A $500,000 federal grant will help Mississippi State researchers use artificial intelligence to increase the accuracy of lumber evaluation.
The U.S. Department of Agriculture award funds an innovative research project in MSU's Department of Sustainable Bioproducts that aims to improve lumber grading systems with a machine-learning model. The research will identify characteristics that human graders and current auto-grading technologies might otherwise miss—especially characteristics which, relative to their nature and extent, impact the value of each piece of lumber.
Assistant Research Professor Dercilio Junior Lopes explained the goal is to create another tool to complement current grading practices and technologies.
"Visual graders have high accuracy around 95 percent, but worker fatigue decreases that accuracy. Additionally, auto-grading equipment can struggle with certain wood species, especially hardwoods like black walnut, in which the wood's dark hue can make it hard to discern knots. This work offers checks and balances for the weary worker and these problematic wood species," Lopes explained. "We won't replace lumber grading experts or auto-grading equipment. We'll simply provide another tool for rapid decision making in the fast-paced production environment."
The MSU Forest and Wildlife Research Center team will create an image dataset of common wood strength reducing characteristics, curate and annotate these images, and then process them into deep learning-based image segmentation models. From there, they will integrate the machine-learned algorithm into user-friendly software in partnership with MSU's National Strategic Planning and Analysis Research Center, or NSPARC.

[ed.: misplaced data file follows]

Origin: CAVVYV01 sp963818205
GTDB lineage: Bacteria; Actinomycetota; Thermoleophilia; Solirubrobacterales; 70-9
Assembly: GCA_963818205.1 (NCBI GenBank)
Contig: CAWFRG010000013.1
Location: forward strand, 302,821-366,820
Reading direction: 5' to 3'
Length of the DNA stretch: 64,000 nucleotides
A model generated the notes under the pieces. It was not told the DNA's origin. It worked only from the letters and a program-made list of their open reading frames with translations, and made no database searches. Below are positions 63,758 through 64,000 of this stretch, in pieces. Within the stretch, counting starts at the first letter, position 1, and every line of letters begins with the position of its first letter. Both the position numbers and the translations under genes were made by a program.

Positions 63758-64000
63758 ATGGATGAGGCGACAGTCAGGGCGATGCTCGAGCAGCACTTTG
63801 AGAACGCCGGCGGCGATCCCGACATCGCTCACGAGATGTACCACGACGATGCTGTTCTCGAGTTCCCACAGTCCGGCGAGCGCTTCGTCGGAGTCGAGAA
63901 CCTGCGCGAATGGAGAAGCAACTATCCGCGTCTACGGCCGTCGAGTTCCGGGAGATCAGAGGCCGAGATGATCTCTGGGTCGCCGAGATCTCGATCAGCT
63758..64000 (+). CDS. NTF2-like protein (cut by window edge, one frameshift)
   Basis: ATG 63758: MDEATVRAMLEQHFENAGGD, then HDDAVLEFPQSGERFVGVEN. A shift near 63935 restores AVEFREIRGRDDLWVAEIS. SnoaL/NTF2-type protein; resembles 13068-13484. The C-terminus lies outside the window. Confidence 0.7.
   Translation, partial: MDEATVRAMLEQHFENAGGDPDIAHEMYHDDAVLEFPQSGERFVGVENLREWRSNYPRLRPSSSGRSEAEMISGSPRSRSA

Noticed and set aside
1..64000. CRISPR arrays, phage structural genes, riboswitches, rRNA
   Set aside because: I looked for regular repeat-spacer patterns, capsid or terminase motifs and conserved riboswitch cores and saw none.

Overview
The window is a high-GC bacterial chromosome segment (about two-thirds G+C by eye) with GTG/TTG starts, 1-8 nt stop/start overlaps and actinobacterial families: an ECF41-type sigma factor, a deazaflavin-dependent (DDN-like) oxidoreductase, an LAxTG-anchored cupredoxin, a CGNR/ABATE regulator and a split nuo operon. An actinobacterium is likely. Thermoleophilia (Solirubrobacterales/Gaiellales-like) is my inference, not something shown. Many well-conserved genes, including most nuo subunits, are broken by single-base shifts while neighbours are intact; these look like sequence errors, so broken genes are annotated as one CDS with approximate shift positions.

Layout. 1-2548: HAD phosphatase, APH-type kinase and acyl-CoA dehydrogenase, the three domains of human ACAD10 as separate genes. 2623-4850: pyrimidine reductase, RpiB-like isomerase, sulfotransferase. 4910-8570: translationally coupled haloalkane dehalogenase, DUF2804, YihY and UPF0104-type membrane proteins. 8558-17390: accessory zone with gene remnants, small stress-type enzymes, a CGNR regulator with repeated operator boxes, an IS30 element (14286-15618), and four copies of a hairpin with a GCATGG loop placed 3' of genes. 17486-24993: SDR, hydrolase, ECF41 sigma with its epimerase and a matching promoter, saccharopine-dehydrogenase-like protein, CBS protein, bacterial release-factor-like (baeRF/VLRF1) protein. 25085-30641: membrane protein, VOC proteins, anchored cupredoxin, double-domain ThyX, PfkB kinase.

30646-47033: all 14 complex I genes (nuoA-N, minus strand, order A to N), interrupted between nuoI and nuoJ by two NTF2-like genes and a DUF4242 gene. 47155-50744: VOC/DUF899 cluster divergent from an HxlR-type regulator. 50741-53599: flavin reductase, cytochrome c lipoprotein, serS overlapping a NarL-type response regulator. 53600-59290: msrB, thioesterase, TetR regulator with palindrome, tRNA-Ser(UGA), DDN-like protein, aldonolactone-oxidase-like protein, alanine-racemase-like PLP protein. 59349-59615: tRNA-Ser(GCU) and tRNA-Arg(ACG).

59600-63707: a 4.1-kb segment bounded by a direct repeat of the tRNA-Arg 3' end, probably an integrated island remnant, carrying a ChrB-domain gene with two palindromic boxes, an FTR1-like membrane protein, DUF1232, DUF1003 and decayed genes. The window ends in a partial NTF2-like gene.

Lopes explained that the image-based machine learning model will be able to identify nuanced differences in lumber characteristics, such as knots and decay.
"Decay tends to be dark green, while knots are black. Current technologies might struggle to differentiate between the two in every scenario, especially in the case of hardwoods. Current technology is based on a global threshold," he said.
While humans see along the red, green and blue spectrum as one image, the model will see each hue separately, Lopes said.
"We will use a series of data augmentation techniques and manipulate the images to simulate defects so the machine model can measure the intensity of each pixel and understand the patterns of defects," he explained.
While Lopes will focus on building the model, Postdoctoral Associate Gabrielly Dos Santos Bobadilha will develop the images from which the model will learn.
"I'll be more involved in image acquisition and processing, and after the model is built, I'll help disseminate the results from the project," she said.
Bobadilha is excited about the applied nature of the work.
"While we've published several papers on artificial intelligence, much of that research has been foundational. I'm excited to really explore what this technology can do for the industry. Machine learning is well known and used in different industries from medicine to infrastructure and more, but it is rarely used in wood science. This work will result in a tool that will directly impact the forest products industry," she said.
In addition to NSPARC, collaborators include the Southern Pressure Treaters' Association and Arnold Forest Products Corporation.
With researchers studying potential uses of AI in a wide range of fields, MSU is part of the Southeastern Conference Artificial Intelligence Consortium. The consortium, created by the chief academic officers of the 14 SEC member universities, is designed to grow opportunities in the fast-changing fields of AI and data science.